After the first couple of miles trekking steep inclines the trail became completely covered in snow. We were dependent on previous hiker’s footprints for navigation. We had no cell phone service and there were no topography maps available, the map we did have made it difficult to scale the actual distance. The snow also disguised many of the trail markers.
We had a clear sunny day around 40 degrees fahrenheit. The top layer of the four feet deep snow began to soften and this meant sinking down 2-3 feet with every step. Snow shoes would have been nice. The sun was also contributing to another issue we had not anticipated – our faces were melting off from sunburn/snowburn.
The snow was slowing us down considerably. After five hours we finally arrived at one of the map markers – Lon Chaney Cabin. With the additional mileage we had to hike from the entrance to the park this put us at about 5 miles. With the trail only being hiked 2.5 miles. It was 3pm, we were not going to be able to hike the additional 2.5 miles to the first lake.
At this point we had to turn around to make it back before sundown. If we would have kept going the search and rescue drill would have turned into a real life rescue. We had no regrets though, the hike was challenging and offered panoramic views of snow covered pines and towering mountains. The glistening snow was beautiful, although it fried our faces off (#1 lesson learned wear sunscreen, especially in snow). The descent was much easier and even kind of fun as we tried to slide down some of the mountain side, it was actually more like tumbling/falling. We departed Inyo and headed two hours south to our next destination.
Death Valley National Park
- Campsite: Darwin Falls
- Time at Park: All Day
- Total Hikes: 2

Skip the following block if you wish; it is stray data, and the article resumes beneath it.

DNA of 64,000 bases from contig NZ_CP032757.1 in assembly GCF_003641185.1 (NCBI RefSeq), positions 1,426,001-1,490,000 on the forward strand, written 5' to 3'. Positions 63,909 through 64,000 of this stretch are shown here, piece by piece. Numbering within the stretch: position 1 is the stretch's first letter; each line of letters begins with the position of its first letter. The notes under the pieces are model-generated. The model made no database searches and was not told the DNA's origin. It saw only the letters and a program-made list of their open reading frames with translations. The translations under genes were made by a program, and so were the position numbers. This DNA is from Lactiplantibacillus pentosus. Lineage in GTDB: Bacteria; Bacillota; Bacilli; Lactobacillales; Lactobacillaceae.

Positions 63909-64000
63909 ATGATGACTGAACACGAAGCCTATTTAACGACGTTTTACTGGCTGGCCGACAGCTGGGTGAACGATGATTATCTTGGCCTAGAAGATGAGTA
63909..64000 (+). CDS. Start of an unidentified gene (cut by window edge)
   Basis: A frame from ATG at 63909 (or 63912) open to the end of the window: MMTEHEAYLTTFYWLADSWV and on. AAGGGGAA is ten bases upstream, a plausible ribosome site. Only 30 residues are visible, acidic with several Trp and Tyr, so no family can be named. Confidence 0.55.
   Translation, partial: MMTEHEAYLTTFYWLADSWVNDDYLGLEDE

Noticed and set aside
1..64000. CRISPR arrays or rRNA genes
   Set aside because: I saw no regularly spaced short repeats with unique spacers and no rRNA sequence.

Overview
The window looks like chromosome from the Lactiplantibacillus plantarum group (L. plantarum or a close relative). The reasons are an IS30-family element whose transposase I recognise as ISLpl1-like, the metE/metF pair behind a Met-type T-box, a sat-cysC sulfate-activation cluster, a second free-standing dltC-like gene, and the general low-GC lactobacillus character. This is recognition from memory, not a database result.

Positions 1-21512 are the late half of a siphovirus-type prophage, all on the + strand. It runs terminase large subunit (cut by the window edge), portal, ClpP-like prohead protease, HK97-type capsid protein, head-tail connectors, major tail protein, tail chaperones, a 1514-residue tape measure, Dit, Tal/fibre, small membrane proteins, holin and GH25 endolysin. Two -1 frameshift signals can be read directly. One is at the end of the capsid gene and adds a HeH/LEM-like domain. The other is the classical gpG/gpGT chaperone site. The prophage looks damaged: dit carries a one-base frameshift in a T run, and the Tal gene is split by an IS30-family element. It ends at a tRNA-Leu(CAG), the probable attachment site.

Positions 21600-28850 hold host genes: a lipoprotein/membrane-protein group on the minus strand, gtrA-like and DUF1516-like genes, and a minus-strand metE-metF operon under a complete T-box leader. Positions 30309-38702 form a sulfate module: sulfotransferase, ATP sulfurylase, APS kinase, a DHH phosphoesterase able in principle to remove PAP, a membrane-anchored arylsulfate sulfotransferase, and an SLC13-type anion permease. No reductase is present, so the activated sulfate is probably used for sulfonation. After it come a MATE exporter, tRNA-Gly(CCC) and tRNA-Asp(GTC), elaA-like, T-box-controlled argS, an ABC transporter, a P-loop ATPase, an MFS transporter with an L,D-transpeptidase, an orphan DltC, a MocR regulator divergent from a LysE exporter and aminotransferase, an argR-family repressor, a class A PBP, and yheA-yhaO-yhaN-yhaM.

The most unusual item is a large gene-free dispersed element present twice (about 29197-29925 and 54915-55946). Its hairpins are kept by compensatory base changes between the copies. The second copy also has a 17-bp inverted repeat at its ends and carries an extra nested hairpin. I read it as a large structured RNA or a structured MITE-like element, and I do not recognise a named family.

We visited forests and snow covered mountains, now it was time for a warm up, where better than the hottest place on earth? We headed into the desert and camped in the parking lot of Darwin Falls in Death Valley. We spent the evening star gazing.
Darwin Falls Trail | 1.9 Miles | Climbing 226 ft
This is a nice and easy, flat trail. The trail offers excellent canyon views. The way the sunlight danced around the canyon walls illuminating their peaks, waking them up to an explosion of color was breathtaking.
The trail ends at the skinny falls which today is still used for local drinking water. The falls creates a small oasis blending the canyon’s orange and reds with bursts of greenery. Gorgeous.
Mesquite Flat Sand Dunes | Free Roam
The Mesquite Flats are a surprising landscape change offering Sahara like dunes. The dunes require a source of sand, prevailing winds to move the sand, and a place for the sand to collect to exist.
If you are planning to wonder amongst the dunes prepare to bring plenty of sunscreen and water – it’s hot. You may spot a sidewinder rattlesnake slithering sideways through the sands, so watch your step.
Death Valley offers plenty of dynamic landscapes to explore – however, a lot hiking wasn’t necessary to experience them. We also toured and walked around the salt flats of Badwater Basin, the lowest place in North America. We then were able to drive up to the Artist’s Palette; pastel mountains of pink, green, and blue. The colors are produced by the oxidation of the metals and elements found in the ground.
The rainbow mountains were our last stop giving us plenty of time to return to Vegas to recuperate in an Airbnb and catch our flights home in the morning. While this seems like a lot of driving and limited
timing, we did not feel rushed or like we missed out on any experiences. The trip felt well balanced and fulfilling.
- 3 Days
- 3 National Parks
- 5 Hikes
- 800 Miles Driven
- 8 Dehydrated Meals
- 2 Sunburns
- 62 Combined Miles Walked
- 121,870 Combined Steps